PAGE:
According to Focus Label Machinery, LED UV inks are available in a wide range of colours and tones, and are applicable to a variety of substrates used in label printing and commercial paper printing (e.g. high quality food labelling). LED UV inks require less energy for curing and do not have the extraction and filtration concerns of conventional UV inks.
LED UV inks are one of the fastest growing trends in the printing industry, fuelled by the increasing demand for sustainable products and a recent reminder that energy costs have returned as a pressure on business. LED UV inks are a popular sustainable option because they are 100% free of the solvents and volatile organic compounds (VOCs) that are linked to so many environmental and health problems.
UV LED inks differ from conventional solvent or water-based inks in that they are applied in a solid form. This necessitates a different approach to curing because, rather than being absorbed into the substrate, the inks are cured onto the substrate through ultraviolet (UV) light, using an UV drying system. This non-absorbability makes some UV inks unsuitable for many packaging materials, including metal foils, acrylics and thermoplastics.
There are several advantages to using LED UV inks, including:
– A near-instantaneous curing process.
– The fact that ink doesn’t transfer from one label or product to another, reducing product wastage.
– The long shelf life of UV-printed products without fading, usually 2 to 5 years or more.
– The non-flammable nature of UV inks, improving safety and simplifying storage and handling requirements.
– Their colour intensity: the average UV LED Ink has up to twice as much pigment content as a conventional ink (which also means that UV LED inks go further and provide greater substrate coverage).
– An excellent eco-friendly profile, with UV LED inks being environmentally sustainable to produce and relatively easy to recycle.
Changes in UV printing and curing
Due to its popularity and growing consumer appeal, LED UV inks and drying systems are changing rapidly, so businesses investing in this technology should consider the latest developments and applications in order to avoid early obsolescence and get the best value for money.
UV inks have actually been around for some time, but the older generation of UV inks require a high-temperature curing system to finish the process. Older drying systems used mercury or ozone lamps, which generate a lot of waste heat, aren’t always energy-efficient and risk exposing print technicians to hazardous gases and light. The latest generation of LED UV inks and drying systems have replaced these older lamps with LED bulbs, bringing a host of cost savings and environmental benefits.
How does a modern LED UV ink drying system work?
An LED UV drying system is effectively a super-efficient UV lamp, with different models available for use with flexographic and digital inkjet printing presses. The substrate is processed through the drying system and exposed to a high-intensity UV light, which instantly cures the ink to the substrate, allowing even high-volume print runs to be processed quickly.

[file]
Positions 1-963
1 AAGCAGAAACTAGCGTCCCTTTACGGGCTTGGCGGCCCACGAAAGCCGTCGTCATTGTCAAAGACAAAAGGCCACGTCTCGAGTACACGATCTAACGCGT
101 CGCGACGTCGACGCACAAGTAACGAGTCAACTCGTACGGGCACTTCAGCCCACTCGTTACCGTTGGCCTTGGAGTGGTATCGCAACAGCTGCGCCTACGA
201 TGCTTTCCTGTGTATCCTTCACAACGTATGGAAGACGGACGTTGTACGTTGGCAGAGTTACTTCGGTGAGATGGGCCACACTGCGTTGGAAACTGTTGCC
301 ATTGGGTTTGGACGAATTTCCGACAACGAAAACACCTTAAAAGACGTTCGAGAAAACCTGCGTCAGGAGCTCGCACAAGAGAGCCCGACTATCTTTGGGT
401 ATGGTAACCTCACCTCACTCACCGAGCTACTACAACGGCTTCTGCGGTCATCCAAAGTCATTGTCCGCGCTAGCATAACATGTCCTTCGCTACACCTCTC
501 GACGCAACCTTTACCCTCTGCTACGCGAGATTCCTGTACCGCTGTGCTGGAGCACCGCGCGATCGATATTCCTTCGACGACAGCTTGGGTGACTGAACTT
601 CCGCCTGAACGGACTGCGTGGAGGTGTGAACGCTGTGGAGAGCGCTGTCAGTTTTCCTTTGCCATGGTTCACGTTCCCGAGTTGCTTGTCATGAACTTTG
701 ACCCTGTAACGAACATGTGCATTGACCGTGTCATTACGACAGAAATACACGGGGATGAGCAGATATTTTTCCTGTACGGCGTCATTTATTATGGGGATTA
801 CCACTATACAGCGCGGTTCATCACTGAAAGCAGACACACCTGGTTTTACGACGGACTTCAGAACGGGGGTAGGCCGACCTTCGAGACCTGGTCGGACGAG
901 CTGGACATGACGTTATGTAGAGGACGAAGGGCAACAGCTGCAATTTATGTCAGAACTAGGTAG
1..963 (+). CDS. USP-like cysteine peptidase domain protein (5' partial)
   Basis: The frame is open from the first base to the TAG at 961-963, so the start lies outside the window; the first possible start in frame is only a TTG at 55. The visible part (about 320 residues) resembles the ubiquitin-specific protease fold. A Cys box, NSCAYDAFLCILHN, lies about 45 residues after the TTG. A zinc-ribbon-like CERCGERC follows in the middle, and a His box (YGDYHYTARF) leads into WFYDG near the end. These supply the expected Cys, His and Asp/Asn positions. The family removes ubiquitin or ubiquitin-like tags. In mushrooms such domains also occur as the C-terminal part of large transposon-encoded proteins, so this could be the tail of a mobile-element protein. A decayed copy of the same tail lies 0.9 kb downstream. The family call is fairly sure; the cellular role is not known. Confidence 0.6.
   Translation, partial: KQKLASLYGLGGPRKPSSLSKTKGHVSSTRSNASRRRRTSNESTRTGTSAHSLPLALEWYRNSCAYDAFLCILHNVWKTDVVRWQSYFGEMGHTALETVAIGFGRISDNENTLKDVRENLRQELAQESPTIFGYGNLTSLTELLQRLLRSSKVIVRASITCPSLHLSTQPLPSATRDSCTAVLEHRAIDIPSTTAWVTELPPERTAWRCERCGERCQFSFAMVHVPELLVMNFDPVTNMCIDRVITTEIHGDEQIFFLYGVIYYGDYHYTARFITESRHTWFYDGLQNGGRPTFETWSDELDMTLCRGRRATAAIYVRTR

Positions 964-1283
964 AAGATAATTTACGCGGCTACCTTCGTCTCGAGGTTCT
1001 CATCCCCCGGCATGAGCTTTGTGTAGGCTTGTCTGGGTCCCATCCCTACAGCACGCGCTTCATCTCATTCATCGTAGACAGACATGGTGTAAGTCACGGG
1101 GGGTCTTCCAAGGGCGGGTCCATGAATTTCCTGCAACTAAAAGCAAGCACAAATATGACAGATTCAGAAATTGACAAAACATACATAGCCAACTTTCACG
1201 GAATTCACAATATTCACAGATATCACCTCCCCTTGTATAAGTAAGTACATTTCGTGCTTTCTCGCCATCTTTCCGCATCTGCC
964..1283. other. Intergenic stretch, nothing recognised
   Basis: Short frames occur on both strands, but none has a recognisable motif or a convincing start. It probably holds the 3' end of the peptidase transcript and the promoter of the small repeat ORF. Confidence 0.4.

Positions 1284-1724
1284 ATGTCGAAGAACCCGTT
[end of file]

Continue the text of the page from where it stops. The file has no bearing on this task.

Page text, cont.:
This is a highly effective drying process and, unlike a conventional drying oven or non-LED UV system, doesn’t require high temperatures to achieve the right bond. UV LED ink drying is a low-temperature curing process, using less energy than heatset drying and subsequently costing less. It also means that UV LED inks can be used on traditionally heat-sensitive substrates without the risk of damage or quality loss.
Finally, LED UV ink drying systems are good for the environment in two ways:
1) They don’t require mercury arc bulbs, removing environmentally toxic ozone and mercury from the curing process, so they do not need any form of extraction or additional light guarding. The drying systems are easy to install and replace existing drying systems, so upgrading an existing press is definitely an option to consider.
2) They use fewer resources. LED UV curing lamps can provide 30,000+ hours of service, lasting 10 times as long as a conventional mercury or UV curing lamp. This is good for businesses as it saves money and energy, but it also lowers the burden of resources on the environment and improves sustainability.
3) LED UV runs on less power than any other ink drying system, reducing your operational cost.
What developments and applications are leading the sector into 2022?
Ink and drying system manufacturers have been busy throughout the pandemic developing new energy-efficient green solutions for printing businesses, following on from a restriction of mercury in curing systems from 2017. Innovative new UV inks by Pulse, Flint, Nazdar and Paragon allow effective printing on flexible packaging film for the first time, as well as a wider range of heat-sensitive substrates than previously. The latest inks also include food-grade products for the labelling and packaging sector, overcoming previous concerns about the toxicity of some UV inks.
In the realm of LED UV drying systems, the latest units by Phoseon and GEW extend the compatibility of UV inks with flexographic and hybrid digital printing presses, giving label and packaging printers greater flexibility, and avoiding the need to invest in separate presses for UV inks. A single inkjet or analogue system can now be used to oversee the entire print cycle, lowering costs and shortening the time to print.